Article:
[Op-ed] Hazardous chemicals and government silence — a dangerous mix

By Claudia Polsky, Tim Whitehouse, and Tom Bruton | The Hill | March 26, 2020

Read the full article by Claudia Polsky, Tim Whitehouse, and Tom Bruton (The Hill)

Imagine this: More than six million Americans have drinking water that is poisoned by a group of closely related chemicals. Some of the chemicals are known to cause liver and thyroid disease, immune system suppression, high cholesterol and cancer; others are the subject of suspicion and ongoing research.

Tort litigation has yielded multi-million-dollar verdicts for chemical exposure victims, prompted a documentary and a Hollywood feature film about the chemicals’ perils. Yet, the Environmental Protection Agency has failed to designate waste containing the chemicals as "hazardous”— a legal status conferring crucial health and environmental benefits. 

This implausible situation is the present reality with respect to “PFAS” (per- and polyfluoroalkyl substances), the chemicals manufactured by Dupont3M and others, to create non-stick pans, grease-resistant pizza boxes and water-repellent outdoor wear that have precipitated a nationwide contamination and human exposure crisis. While EPA has promised to establish long-overdue drinking water standards for certain PFAS, it is equally critical to regulate the chemicals under our federal waste laws, the Resource Conservation and Recovery Act and the law commonly known as Superfund.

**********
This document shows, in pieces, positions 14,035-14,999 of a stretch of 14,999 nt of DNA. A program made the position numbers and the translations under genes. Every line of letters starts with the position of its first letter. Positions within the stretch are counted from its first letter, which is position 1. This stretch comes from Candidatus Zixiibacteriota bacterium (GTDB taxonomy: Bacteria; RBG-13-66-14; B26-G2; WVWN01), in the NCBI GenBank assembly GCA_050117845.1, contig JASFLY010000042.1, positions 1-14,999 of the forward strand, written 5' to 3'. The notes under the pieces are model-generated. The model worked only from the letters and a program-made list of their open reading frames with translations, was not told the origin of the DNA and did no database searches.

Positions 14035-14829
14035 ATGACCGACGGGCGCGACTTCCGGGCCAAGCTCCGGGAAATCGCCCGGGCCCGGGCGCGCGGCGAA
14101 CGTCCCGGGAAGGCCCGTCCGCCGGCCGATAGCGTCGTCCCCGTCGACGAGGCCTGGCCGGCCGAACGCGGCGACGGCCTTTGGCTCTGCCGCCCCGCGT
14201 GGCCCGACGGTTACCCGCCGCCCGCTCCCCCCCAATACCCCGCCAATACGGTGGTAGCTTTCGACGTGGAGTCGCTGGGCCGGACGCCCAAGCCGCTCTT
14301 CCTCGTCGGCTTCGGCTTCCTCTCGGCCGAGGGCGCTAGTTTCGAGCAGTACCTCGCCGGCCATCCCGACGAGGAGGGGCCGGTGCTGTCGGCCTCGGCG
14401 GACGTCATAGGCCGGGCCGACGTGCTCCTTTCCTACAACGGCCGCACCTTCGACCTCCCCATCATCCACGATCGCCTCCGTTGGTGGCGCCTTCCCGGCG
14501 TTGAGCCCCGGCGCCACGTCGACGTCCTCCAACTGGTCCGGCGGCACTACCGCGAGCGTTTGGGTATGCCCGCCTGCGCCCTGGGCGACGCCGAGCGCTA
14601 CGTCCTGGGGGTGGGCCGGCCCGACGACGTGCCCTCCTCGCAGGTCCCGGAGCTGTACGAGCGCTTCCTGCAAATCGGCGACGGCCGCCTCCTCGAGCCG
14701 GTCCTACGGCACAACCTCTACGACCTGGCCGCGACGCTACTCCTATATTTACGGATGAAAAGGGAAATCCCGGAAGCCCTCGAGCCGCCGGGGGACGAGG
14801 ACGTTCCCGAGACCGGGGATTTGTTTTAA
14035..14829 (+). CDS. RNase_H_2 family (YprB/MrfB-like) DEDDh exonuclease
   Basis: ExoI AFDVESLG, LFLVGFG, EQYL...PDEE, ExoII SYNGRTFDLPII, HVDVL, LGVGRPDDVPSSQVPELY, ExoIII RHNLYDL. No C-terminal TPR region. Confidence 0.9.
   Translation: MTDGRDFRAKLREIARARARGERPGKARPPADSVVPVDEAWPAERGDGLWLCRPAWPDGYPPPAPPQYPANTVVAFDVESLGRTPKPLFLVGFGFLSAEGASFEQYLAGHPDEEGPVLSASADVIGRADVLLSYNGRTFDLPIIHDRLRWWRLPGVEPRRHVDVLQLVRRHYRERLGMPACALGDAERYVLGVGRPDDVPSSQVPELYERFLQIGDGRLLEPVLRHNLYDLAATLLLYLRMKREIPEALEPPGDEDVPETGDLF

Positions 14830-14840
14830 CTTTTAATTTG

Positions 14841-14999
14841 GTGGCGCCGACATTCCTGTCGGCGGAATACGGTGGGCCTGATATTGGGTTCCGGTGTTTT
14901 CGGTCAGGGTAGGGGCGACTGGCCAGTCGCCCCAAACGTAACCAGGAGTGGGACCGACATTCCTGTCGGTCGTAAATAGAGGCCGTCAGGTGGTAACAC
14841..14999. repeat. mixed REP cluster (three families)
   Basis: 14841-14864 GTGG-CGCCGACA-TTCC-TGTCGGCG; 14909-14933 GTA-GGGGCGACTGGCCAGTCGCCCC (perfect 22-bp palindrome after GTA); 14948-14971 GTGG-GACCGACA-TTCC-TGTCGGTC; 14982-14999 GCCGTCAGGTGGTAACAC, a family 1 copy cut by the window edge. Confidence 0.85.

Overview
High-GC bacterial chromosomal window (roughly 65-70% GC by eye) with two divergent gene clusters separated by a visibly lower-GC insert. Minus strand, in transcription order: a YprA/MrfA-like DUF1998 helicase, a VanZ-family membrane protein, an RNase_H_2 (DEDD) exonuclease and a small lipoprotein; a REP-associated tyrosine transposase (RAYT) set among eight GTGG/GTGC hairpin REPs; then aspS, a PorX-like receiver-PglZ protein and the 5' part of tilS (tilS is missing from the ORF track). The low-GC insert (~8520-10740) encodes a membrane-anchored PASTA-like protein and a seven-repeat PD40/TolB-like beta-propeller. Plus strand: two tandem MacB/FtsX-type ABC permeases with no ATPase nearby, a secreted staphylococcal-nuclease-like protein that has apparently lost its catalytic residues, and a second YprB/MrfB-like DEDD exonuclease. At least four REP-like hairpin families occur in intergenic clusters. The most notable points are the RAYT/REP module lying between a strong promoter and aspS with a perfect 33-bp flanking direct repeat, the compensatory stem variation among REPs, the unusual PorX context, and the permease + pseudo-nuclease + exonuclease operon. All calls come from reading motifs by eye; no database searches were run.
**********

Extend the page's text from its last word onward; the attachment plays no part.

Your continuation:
That is why our organizations have petitioned the EPA to designate PFAS wastes as “hazardous” immediately and to set strict standards for their management. Our petitions describe the plight of PFAS-affected U.S. communities from east to west and in the far north. Petitioners hail from Pennsylvania (where two communities near Philadelphia link a local cancer epidemic to intensive PFAS use on nearby military bases), Michigan (where many streams and lakes have fish consumption and recreational contact advisories related to PFAS), Colorado (where 600 private drinking wells in a single community are tainted with PFAS) to Alaska (where PFAS are bioaccumulating in the traditional food animals of Native Alaskans). Petitioners also include PhD scientists versed in the toxicological properties of PFAS and environmental regulators experienced with legal regimes appropriate for PFAS management.

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